· · · ·
Right AscensionNot applicable
Declination-90° 0' 0"
Optimum VisibilityAlways visible from southern latitudes
NotesThough there is currently no prominent equivalent of the North Star Polaris to mark the Southern Celestial Pole, the precession of the equinoxes means there will be bright southern pole stars in the far future. In approximately 14,000 years, Canopus will lie near the Southern Celestial Pole and, some 52,000 years afterward, the same role will be taken by Sirius, the brightest star in the sky.

An imaginary point in the southern sky that lies 90° south of the Celestial Equator, and can be considered as an extension of the Earth's south pole out into space. It is presently in the constellation Octans.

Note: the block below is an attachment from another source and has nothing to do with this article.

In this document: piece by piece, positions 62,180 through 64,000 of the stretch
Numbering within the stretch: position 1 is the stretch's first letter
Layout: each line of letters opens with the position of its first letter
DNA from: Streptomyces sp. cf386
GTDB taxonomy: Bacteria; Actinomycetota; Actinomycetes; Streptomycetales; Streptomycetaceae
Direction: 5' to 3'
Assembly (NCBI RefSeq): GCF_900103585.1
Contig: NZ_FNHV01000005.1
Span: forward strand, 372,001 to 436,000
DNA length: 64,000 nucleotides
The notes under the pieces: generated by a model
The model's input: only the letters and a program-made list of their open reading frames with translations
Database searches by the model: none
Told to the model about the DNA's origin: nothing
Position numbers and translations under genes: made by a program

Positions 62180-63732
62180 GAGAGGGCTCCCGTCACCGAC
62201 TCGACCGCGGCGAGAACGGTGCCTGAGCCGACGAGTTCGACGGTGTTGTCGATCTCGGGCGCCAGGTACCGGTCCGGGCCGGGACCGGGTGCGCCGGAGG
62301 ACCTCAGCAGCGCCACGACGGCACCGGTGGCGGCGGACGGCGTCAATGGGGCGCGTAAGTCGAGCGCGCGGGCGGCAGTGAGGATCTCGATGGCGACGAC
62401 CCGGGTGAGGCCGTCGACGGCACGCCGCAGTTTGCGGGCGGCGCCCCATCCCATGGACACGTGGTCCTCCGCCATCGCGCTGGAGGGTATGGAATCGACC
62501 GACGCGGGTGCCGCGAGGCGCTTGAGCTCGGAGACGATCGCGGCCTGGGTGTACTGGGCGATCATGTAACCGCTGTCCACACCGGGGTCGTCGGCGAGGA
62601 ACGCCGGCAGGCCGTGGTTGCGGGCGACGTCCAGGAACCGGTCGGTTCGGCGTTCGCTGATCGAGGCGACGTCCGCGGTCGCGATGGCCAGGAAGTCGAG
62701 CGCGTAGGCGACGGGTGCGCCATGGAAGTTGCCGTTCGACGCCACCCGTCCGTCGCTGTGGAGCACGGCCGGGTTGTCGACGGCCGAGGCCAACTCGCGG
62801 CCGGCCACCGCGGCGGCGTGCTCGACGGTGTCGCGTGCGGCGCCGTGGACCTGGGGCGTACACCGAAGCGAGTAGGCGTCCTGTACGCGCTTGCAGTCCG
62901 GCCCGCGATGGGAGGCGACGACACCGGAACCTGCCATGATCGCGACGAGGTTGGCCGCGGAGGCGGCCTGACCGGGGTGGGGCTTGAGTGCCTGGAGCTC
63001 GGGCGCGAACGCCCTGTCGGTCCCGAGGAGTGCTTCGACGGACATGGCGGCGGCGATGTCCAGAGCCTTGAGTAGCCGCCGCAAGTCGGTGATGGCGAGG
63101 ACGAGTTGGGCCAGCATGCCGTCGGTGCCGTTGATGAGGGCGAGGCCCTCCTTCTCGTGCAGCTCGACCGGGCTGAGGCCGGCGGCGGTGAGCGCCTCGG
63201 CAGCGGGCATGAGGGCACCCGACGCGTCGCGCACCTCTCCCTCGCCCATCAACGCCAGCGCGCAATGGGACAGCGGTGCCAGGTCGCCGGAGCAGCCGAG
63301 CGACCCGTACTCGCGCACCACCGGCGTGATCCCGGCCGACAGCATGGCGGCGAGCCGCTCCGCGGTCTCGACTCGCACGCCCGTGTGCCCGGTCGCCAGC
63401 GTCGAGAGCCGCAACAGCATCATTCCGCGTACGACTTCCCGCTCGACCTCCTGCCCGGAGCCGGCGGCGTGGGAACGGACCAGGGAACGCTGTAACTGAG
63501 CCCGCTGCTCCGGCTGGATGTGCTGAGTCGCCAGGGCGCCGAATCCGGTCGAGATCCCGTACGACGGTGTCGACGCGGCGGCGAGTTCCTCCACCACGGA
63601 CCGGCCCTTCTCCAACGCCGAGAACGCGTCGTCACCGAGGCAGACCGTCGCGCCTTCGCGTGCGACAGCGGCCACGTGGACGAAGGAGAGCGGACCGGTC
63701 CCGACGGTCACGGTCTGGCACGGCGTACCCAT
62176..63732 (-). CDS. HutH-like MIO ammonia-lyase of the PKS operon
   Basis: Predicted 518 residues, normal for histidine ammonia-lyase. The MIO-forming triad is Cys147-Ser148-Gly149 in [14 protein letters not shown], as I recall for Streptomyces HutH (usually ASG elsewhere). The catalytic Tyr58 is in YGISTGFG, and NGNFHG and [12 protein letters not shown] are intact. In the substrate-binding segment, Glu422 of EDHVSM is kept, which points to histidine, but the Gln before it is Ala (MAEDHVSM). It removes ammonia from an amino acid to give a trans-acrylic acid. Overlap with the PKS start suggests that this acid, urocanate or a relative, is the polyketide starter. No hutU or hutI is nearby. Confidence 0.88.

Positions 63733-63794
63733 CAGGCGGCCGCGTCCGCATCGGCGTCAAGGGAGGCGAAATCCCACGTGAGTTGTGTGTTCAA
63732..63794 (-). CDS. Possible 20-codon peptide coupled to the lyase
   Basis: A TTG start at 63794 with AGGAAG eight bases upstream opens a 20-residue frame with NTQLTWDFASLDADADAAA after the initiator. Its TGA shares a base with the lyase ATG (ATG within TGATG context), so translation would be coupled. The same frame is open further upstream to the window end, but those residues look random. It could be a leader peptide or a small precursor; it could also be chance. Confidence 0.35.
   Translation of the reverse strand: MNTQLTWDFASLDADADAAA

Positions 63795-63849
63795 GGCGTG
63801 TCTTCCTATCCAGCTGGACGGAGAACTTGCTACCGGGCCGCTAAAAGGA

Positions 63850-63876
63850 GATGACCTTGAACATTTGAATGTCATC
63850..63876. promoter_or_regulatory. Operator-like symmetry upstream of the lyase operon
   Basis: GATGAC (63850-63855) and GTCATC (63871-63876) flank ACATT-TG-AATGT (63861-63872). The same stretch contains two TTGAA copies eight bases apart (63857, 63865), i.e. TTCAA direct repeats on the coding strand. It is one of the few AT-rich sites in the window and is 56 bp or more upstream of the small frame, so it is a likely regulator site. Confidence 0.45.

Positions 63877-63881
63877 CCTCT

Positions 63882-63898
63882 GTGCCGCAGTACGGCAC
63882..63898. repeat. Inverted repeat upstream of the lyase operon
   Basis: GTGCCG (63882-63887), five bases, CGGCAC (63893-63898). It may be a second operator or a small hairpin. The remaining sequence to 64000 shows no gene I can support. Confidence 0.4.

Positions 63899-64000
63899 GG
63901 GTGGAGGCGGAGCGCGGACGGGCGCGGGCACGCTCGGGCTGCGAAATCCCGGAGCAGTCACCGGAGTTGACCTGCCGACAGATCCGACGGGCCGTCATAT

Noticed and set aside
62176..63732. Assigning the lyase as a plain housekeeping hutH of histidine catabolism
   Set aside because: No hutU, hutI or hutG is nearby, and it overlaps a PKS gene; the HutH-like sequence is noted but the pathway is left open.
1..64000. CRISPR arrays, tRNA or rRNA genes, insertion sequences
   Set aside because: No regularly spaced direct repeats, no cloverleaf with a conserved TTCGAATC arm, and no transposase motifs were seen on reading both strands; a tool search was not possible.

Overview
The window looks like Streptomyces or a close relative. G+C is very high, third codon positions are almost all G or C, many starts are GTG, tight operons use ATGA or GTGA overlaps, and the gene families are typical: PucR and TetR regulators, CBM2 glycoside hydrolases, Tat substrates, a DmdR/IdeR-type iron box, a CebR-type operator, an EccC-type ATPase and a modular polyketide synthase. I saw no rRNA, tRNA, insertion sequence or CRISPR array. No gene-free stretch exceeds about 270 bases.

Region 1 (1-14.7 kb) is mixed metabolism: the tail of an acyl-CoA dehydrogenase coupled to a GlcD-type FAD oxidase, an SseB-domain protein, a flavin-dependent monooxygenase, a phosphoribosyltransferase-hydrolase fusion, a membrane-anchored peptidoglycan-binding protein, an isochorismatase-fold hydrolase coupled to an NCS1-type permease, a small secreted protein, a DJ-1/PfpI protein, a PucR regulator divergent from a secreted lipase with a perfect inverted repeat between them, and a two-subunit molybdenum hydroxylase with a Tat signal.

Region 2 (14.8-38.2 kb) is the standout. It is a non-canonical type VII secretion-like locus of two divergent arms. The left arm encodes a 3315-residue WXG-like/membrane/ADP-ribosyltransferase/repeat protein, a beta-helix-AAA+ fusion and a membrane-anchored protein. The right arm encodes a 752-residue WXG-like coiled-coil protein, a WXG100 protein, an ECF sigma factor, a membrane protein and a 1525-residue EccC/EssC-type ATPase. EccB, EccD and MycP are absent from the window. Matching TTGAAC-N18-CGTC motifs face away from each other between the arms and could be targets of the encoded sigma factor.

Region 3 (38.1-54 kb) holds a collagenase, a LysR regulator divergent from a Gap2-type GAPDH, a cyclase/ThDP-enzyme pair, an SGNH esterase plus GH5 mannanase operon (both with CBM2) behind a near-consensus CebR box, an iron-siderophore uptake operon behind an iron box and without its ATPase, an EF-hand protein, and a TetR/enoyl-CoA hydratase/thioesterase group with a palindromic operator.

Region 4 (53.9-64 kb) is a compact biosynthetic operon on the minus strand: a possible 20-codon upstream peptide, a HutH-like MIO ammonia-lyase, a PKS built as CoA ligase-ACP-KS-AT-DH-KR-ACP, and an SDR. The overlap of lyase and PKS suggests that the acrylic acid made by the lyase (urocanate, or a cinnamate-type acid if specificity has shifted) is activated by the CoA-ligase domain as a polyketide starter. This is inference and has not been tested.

The sky around the Southern Celestial Pole is not rich in prominent stars. The brightest star in this image (to the northwest of centre) is Sigma Octantis, named Polaris Australis, the Southern Pole Star. At magnitude +5.44, however, it is barely visible to the naked eye, and rather less useful for navigation than its northern counterpart, Polaris. Imagery provided by Aladin sky atlas


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